Customer Demand for Service Reliability in the Electric Power Industry: A Synthesis of the Outage Cost Literature
The purpose of this paper is to review and synthesize recent North American research into the demand for service reliability and to draw conclusions of general interest to the utility industry. The electric power industry has, over the past 15 years, experienced increasing pressures to become more efficient, that is to provide greater value to its customers for the same resource utilization. The industry's response to these pressures has given rise to the potential for major changes in the theory and practice of utility planning, operations and pricing. A common thread running through many of these changes is a recognition that the consumer's demand for service reliability plays a key role in designing prices and services. To date the demand for service reliability has been characterized almost exclusively in terms of `outage costs', which refer to loss in value to the customer resulting from a sudden interruption of power. In the case of industrial and commercial customers, these costs may take the form of lost sales, idle labor, or product and input spoilage. While residential outage costs may also include spoilage, the less tangible costs of inconvenience are likely to play a more dominant role.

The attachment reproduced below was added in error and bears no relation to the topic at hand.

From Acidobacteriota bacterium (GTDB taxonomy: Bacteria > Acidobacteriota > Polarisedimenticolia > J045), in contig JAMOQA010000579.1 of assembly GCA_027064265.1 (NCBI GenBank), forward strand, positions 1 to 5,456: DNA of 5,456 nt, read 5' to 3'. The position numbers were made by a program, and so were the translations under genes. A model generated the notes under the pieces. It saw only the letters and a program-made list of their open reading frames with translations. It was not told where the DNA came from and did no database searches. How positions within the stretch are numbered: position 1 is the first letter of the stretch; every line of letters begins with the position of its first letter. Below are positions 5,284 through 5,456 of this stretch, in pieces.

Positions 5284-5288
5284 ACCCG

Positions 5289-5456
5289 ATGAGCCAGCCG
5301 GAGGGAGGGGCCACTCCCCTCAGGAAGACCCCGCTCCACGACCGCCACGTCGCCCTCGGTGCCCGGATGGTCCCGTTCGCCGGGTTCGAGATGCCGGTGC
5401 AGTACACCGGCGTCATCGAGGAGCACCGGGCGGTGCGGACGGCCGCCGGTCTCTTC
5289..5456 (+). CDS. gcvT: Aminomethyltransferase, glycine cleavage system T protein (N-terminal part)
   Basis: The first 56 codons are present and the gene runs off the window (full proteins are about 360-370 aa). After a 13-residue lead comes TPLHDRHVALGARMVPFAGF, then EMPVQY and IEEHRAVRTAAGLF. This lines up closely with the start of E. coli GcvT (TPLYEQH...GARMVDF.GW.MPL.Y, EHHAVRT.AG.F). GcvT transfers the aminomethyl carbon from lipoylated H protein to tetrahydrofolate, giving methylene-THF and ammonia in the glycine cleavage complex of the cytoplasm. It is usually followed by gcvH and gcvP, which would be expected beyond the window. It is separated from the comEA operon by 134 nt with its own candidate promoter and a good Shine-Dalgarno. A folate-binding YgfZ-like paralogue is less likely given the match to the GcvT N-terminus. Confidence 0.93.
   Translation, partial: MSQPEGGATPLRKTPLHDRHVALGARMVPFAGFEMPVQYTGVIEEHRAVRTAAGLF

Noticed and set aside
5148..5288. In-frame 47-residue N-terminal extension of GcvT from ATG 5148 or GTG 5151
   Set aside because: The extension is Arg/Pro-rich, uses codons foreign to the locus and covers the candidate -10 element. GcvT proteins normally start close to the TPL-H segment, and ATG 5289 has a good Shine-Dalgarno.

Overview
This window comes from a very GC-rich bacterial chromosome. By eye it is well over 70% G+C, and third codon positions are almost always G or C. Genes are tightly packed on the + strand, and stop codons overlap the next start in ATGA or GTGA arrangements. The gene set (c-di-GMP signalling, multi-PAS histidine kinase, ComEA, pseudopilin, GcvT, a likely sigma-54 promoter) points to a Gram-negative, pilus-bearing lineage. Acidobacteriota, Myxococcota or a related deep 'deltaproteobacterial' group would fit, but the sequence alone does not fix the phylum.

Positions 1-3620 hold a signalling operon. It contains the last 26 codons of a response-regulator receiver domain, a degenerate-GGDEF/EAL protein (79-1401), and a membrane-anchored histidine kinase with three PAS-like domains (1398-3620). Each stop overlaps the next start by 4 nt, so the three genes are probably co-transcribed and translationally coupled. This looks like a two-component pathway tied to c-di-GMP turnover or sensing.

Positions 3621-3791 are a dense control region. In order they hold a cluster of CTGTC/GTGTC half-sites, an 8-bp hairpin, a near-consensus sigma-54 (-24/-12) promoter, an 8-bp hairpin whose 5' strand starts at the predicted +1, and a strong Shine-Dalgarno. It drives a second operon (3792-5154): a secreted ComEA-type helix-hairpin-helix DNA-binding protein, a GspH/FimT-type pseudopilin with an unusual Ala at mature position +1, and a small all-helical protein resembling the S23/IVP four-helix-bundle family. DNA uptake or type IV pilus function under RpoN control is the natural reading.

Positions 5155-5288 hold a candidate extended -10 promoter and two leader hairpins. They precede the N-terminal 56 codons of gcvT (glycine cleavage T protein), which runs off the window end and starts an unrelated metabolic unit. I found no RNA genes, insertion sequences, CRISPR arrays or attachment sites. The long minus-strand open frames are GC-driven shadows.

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|Date of creation:||01 Jan 1990|
|Date of revision:|
|Publication status:||Published in Bulletin of Economic Research 1990, vol. 42 no. 2, pp. 79-119|
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